A new face is running for Washtenaw County Prosector

Photo+courtesy+of+eli2020.com

Photo courtesy of eli2020.com

Sam Berkooz

On Aug. 4, 2020, the election for the new Washtenaw County Prosecutor (WCP) will be underway. Unbeknownst to many county residents, Brian L. Mackie is our current WCP and has been for the past 28 years. 

“For 28 years, nothing has changed,” said the Democratic WCP hopeful, Eli Savit. 

Savit began his activist career when he was only six years old after hearing about the Exxon Valdez oil spill in 1989; the spill led to Savit starting the Stop the Oil Spills Club at his elementary school when he was in the first grade. 

However, Savit’s first significant step in his political career began by campaigning for Bill Clinton in the 1992 Presidential Election. Since then, he has campaigned for every Democratic presidential nominee. 

It was only while campaigning for various local candidates, did Savit realize the importance of the local legislature.

 “The elected prosecutors, city council members, county commissioners, are making the decisions that really impact the lives on the ground,” Savit said. “I think in no position is this more pronounced than with the elected county prosecutor.” 

The County Prosecutor is responsible for all felonies and misdemeanors charged under state law, juvenile delinquency proceedings, and terminations of parental rights for abuse and neglect of children, among other things. 

With this in mind, what initially inspired –– and now motivates –– Savits’ commitment to change, are the stories told by the victims of our current criminal justice system. The sense of urgency for Savit soon took over after hearing numerous stories of how the system failed time and time again.

“I knew what we were doing wasn’t working, but seeing the face behind the story made it even more personal and real,” Savit said. “When I tell [people] about my plan for office, they feel like there is a sense of hope in the future by having their stories heard.”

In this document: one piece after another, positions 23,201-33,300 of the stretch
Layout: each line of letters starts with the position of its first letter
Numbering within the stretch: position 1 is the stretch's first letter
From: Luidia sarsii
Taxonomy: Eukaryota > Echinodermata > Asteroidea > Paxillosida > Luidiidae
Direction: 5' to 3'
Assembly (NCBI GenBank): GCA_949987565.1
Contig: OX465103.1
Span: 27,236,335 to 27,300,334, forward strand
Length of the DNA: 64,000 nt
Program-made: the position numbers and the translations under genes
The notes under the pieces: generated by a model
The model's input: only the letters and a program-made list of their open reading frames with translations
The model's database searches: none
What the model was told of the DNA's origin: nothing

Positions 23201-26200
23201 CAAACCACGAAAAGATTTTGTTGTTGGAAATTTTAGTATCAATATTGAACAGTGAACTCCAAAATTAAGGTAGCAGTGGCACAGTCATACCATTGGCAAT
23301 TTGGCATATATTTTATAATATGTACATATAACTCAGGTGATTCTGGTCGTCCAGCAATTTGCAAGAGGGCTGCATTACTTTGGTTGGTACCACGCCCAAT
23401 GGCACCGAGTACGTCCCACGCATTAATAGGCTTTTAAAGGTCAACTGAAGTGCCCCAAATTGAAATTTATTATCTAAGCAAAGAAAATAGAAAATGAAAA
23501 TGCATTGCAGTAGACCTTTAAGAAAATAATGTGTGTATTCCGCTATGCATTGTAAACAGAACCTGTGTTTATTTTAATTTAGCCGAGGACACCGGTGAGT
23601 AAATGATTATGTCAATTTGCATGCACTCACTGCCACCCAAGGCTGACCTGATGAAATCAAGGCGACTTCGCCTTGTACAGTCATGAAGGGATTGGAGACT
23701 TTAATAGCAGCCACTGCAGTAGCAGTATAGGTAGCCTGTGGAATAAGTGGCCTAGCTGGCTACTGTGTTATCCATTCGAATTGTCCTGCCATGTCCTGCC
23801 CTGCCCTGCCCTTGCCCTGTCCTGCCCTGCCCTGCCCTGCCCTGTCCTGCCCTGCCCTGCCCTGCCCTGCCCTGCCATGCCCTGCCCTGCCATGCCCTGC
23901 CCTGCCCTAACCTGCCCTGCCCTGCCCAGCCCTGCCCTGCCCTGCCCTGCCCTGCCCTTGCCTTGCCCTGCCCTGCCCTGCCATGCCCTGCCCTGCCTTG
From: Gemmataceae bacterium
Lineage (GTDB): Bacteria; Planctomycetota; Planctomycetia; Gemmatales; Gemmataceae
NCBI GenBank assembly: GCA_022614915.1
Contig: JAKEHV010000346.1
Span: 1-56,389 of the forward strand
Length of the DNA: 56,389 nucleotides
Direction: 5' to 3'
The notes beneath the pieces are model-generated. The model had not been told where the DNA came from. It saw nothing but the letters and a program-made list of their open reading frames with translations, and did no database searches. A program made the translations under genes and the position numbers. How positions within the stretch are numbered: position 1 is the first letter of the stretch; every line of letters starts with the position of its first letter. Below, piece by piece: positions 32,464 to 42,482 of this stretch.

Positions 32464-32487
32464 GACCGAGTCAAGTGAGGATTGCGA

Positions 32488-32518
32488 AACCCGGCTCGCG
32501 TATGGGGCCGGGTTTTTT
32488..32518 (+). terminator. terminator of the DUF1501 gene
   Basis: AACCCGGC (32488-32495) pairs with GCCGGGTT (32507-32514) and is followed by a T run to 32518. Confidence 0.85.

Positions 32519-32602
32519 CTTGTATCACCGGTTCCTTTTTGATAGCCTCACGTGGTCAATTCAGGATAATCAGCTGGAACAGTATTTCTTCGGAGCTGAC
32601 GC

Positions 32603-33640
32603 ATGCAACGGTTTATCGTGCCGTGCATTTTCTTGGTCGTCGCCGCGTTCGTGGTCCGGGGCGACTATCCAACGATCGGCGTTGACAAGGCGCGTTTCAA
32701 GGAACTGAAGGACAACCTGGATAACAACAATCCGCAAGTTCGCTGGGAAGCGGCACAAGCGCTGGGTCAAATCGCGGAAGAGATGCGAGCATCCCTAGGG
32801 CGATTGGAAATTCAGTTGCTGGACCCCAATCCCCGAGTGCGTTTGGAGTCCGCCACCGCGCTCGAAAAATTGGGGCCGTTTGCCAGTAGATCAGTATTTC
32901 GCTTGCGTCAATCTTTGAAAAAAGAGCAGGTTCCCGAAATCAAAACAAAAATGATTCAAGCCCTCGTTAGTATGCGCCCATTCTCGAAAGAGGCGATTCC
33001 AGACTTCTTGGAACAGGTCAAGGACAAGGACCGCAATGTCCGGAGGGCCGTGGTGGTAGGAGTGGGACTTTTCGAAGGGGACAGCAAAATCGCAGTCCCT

According to Savit, his progressive message strongly resonates with America’s younger generation. 

“This younger generation didn’t grow up in the 1990s like I did,” Savit said. “When tough on crime was the norm, and all of the political rhetoric was about how ‘we need to put bad guys behind bars.’” 

He sees that our younger generation is looking at our system with a fresh pair of eyes and is realizing just how broken it really is. 

Jack Archibald, a junior at Pioneer High School and a finance intern on Savit’s Campaign, has always had an interest in politics. 

“I decided to get involved because my actions on a local level has a greater impact on lives relative to involvement on a national level,” Archibald said. “It feels really empowering to work on such a positive movement that is much bigger than myself.” 

Archibald isn’t the only one that feels this way. Gordon Lewis, a junior at CHS, said he joined the movement because he saw it as an opportunity to take action on a problem he knew was very flawed in many ways.  

At every level, all of the 35 people who are involved in Savit’s campaign are highly motivated to create a brighter future, and they believe Savit is a step in the right direction.